This Friday, Nov. 22, marks the 50th anniversary of the assassination of President John F. Kennedy. Because Kennedy's life and death remain such a deep source of public fascinationand because he was such a central figure in 20th-century political historymany educators are viewing this as a significant teaching moment.
In a captivating keynote last Sunday at the Learning & the Brain conference in Boston, G. Christian Jernstedt, a professor of psychological and brain sciences at Dartmouth College, discussed some broad brain-science principles regarding how people learn that may be helpful for classroom educators.
Several initiatives nationwide are encouraging students, public figures, and other individuals to recite the 16th president's iconic speech, including an effort spearheaded by award-winning documentarian Ken Burns.
In an address on deeper learning at the Learning and the Brain conference in Boston this weekend, Christine Massey, the director of research and education at the Institute for Research in Cognitive Science at the University of Pennsylvania, offered a helpful definition: "We take deeper learning as the process of learning for transfer."
Author-educators Marc Prensky and Will Richardson opened up this weekend's conference with some big ideas on how technology is changing learning and the many ways schools need to adapt and catch up.
As part of a new plan to expand a number of its highs schools, the Portland, Ore., school district is reportedly looking into a design model that would be based on a "college-style" use of classrooms. What this means, essentially, is that teachers would share classrooms but would have offices where they could meet with students and each other.
In anticipation of the one-year anniversary of the shootings at Sandy Hook Elementary School in Newtown, Conn., in which 20 students and six teachers were killed by an intruder last December, former U.S. Representative Gabrielle Giffords (D-Ariz.) has collaborated with a victim's mother and a teacher to write an anti-violence lesson plan for schools.
Reflecting on recent news about another teen software genius, a Catholic school educator wonders how schools can better support advanced students who have creative interests outside of conventional academic areas.
The Huffington Post recently published a list of 11 high-profile education leaders who've never been teachers.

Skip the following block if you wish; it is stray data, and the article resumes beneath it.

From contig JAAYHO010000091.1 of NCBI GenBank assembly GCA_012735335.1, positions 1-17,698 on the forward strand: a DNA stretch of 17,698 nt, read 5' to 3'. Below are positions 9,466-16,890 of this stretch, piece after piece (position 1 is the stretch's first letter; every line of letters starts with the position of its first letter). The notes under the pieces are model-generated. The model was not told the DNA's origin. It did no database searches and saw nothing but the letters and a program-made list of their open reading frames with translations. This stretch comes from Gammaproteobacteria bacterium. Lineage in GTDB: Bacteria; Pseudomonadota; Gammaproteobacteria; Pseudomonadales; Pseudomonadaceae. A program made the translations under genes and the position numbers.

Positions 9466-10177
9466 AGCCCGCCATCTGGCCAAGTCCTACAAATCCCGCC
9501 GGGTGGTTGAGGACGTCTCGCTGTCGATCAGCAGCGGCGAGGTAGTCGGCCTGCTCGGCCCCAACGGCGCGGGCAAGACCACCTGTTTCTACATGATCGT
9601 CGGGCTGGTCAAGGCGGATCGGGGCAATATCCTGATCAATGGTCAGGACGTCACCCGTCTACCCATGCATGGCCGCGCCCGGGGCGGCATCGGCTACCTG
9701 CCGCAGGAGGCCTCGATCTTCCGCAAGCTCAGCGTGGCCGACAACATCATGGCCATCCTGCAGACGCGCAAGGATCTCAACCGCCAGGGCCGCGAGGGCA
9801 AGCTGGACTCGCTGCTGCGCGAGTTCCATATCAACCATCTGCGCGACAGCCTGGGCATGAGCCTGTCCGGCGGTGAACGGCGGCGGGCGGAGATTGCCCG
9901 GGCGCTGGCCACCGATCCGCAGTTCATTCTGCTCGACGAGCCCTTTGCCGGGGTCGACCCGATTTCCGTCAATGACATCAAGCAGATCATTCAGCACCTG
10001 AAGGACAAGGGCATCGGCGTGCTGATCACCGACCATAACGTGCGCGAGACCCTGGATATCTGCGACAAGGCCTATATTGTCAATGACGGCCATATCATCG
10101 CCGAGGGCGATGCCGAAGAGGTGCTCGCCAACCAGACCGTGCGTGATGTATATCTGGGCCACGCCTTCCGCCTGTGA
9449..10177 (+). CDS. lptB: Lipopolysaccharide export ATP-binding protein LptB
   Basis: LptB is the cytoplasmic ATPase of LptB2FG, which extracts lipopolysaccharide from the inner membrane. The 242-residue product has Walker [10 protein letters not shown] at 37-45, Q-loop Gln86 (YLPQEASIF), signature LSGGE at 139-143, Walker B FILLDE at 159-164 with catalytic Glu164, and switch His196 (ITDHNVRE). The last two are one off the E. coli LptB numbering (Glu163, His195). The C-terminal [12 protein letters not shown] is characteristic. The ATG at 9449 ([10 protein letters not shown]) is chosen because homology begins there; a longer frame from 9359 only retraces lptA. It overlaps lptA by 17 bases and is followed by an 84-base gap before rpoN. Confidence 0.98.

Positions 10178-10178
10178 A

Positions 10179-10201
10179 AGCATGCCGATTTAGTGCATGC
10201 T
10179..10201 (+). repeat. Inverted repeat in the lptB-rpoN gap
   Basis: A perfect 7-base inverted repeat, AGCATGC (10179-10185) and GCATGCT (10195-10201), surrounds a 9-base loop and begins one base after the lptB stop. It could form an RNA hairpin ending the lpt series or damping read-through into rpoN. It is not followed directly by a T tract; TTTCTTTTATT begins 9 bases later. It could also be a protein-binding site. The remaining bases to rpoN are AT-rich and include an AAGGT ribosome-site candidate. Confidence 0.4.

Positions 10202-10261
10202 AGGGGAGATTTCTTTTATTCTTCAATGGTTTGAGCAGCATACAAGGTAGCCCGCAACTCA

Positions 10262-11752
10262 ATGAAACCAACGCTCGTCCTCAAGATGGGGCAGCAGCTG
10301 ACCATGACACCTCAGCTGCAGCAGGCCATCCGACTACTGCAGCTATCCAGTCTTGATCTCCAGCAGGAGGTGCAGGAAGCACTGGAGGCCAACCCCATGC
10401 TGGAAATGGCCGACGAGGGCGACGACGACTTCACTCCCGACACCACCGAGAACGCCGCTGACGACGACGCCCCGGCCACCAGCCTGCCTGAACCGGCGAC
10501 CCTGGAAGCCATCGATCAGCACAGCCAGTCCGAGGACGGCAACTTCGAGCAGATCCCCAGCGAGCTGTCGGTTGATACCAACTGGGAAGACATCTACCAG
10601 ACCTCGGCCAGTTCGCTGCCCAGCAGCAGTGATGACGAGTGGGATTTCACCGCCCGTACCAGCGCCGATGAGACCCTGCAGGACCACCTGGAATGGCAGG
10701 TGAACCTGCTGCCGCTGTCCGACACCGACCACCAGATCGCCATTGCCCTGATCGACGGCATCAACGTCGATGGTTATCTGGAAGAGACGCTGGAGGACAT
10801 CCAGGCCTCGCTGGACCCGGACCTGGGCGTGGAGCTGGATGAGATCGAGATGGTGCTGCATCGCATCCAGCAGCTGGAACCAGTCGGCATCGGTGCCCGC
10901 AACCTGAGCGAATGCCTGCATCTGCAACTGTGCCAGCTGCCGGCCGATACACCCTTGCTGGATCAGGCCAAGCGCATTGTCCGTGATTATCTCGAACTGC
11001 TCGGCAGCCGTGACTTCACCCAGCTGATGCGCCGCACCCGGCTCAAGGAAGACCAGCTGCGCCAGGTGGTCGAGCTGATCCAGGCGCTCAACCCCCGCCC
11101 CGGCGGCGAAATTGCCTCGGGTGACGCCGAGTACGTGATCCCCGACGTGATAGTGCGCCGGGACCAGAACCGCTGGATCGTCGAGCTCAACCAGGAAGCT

The developers of a new performance-based teacher-licensing test have a clear message for states that want to use it: Set the passing bar high, but not too high.
Some have been quick to cite changes to teacher evaluation and tenure processes as explanation for the NAEP gains in Tennessee and D.C. But it's more complicated than that.
Ariel Sacks, an 8th grade language arts teacher in New York City, argues that the best way to help students who can decode text but struggle with comprehension is not to focus on particular tricks or strategies but to give them time with good stories.
This is just plain fun. David Hovan, a sixth-year AP physics teacher at St. John's College High School in the District of Columbia, demonstrated a most impressive talent for his studentsspinning a basketball on top of a pen while writing. A resourceful high schooler, of course, caught it on video: Hovan's feat, remarkable in and of itself, gets extra points for being academically relevant. Here's his explanation, via USA TODAY: "We had been talking about angular momentum and the formation of the solar system," said Hovan, who has earned a pair of graduate degrees in education after studying physics...
TNTP, a nonprofit organization dedicated to ensuring that "all students get excellent teachers," is now accepting applications for the 3rd annual Fishman Prize for Superlative Classroom Practice. Teachers working with low-income students are eligible for the prize, which is awarded to four teachers annually. Winners receive $25,000 and participate in a six-week summer residency. TNTP also publishes papers by winners about their teaching experiences and offering advice to other teachers. At last year's residency program, winners discussed effective teaching practices, wrote about their own teaching, and met U.S. Secretary of Education Arne Duncan and Senator Dick Durbin on ...
At a campaign event in Somers Point, N.J., teacher Melissa Tomlinson approached New Jersey Gov. Chris Christie and asked why he'd called his state's schools "failure factories."
PBS Math Club's interactive video series seeks to relate math to students' interests to make it more interesting to a middle school demographic.
A new tech tool, backed by $3.5 million in financing, is designed to let teachers communicate efficiently with their students outside of class without having to resort to social-media or text-message appeals that might come off as "creepy."
The Washington-based National Council on Teacher Quality released its annual report rounding up states' teacher-evaluation policies, which have become increasingly stringent over the last few years.
The ever-enticing Buzzfeed published a list of "24 Thoughtful Gifts for Teachers." And commenters weren't too happy about the selections.
An initial study of CARE For Teachers finds that the program increases well-being, efficacy, and mindfulness for teachers, while helping them cope with burnout.